• Mark Amery Great question Bev. We actively worked initially to create a digital platform that would see a more active engagement elsewhere in NZ. This has proved too hard to pull off. This time. We've worked under pretty constrained conditions...
    • Mark Amery Tao your comments on 'kaupapa' and use of language and 'whose' and with whom is EXACTLY what has been engaging us in thinking about this. And it engages me in my dealings with biculturalism in my own life daily. most of us are complicit in monoculturalism by silence. We are leaving ourselves SO open to criticism. i guess we want to open this umbrella up to take those problemmatics out of the box. which maybe goes some way to explain the breadth/scope of the concept.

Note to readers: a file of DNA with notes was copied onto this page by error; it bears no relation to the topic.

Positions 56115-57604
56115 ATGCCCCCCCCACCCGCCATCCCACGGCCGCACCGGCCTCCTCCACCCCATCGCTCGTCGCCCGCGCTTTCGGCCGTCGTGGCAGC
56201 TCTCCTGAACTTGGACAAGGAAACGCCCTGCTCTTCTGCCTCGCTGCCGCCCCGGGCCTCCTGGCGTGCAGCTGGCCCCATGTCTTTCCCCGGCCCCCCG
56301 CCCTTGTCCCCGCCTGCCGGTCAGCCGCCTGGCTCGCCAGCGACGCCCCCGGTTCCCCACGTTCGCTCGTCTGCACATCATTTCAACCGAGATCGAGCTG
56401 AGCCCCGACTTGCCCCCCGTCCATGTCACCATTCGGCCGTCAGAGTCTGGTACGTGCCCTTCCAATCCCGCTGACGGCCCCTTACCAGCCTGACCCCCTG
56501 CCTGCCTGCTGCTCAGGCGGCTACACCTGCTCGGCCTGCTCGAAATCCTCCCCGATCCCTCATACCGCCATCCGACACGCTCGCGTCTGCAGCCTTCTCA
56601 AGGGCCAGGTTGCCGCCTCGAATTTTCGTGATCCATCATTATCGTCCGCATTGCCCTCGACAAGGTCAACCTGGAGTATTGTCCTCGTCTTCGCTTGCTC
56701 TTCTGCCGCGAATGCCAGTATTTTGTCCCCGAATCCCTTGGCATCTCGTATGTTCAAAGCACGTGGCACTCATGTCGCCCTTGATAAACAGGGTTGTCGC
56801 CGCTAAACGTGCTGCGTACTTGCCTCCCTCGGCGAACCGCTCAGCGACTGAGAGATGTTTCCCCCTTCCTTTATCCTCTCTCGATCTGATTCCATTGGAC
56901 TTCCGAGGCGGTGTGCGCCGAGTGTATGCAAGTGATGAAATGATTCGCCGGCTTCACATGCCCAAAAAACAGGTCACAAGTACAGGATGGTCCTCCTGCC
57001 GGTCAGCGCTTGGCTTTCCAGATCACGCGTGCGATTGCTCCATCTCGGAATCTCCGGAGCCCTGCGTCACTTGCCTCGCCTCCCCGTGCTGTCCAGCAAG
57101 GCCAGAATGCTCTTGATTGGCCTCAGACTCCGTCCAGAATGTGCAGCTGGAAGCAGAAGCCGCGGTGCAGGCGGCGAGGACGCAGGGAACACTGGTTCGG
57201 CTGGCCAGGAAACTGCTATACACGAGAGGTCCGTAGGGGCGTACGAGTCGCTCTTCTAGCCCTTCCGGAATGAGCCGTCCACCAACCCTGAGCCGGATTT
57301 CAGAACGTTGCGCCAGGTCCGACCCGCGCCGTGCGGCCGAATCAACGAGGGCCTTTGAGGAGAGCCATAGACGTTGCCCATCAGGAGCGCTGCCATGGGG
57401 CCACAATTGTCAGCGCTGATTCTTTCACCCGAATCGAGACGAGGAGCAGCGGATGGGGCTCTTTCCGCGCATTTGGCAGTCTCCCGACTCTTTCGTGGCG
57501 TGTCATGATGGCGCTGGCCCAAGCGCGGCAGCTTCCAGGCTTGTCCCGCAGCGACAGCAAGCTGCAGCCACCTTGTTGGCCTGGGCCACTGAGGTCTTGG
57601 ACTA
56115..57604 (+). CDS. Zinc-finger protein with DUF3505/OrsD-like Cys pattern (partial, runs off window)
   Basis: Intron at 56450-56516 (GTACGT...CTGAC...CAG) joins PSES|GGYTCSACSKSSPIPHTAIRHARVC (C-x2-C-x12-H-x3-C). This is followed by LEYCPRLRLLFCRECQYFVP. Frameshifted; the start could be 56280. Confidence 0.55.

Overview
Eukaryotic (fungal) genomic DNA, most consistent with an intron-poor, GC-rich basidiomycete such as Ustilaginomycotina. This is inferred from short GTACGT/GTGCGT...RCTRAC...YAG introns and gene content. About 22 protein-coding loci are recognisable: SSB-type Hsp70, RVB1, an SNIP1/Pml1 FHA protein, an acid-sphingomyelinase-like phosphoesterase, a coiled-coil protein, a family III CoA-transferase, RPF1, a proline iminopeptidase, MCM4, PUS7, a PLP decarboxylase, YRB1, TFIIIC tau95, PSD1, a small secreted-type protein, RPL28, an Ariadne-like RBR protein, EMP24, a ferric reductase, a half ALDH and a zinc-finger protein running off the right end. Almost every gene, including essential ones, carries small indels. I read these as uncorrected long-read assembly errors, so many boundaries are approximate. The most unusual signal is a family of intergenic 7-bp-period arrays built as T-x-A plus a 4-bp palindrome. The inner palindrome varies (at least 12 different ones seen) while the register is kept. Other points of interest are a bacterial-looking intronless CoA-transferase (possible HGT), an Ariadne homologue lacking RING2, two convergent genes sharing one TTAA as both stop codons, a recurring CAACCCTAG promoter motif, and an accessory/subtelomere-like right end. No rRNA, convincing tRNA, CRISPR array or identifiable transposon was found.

• Richard Dennis Bartlett Teza: everything is problematic, everyone's trying their hardest.
      Teza: let's practice living in the better world our heart knows is possible and compare notes.
      Teza: don't feed the trolls.

      Teza: I'll show you mine if you show me yours.
      Teza: post positional praxis.

      Take your pick Tao Wells
    • Richard Dennis Bartlett I have no intention of arriving with preformed questions and preformed answers. If we made paintings as explicit as the media releases you'd call it a graphic novel. How can we describe an exhibition before it is installed? Parameters, dimensions, a bill of materials? A motorcycle manual won't mention the wind in your face.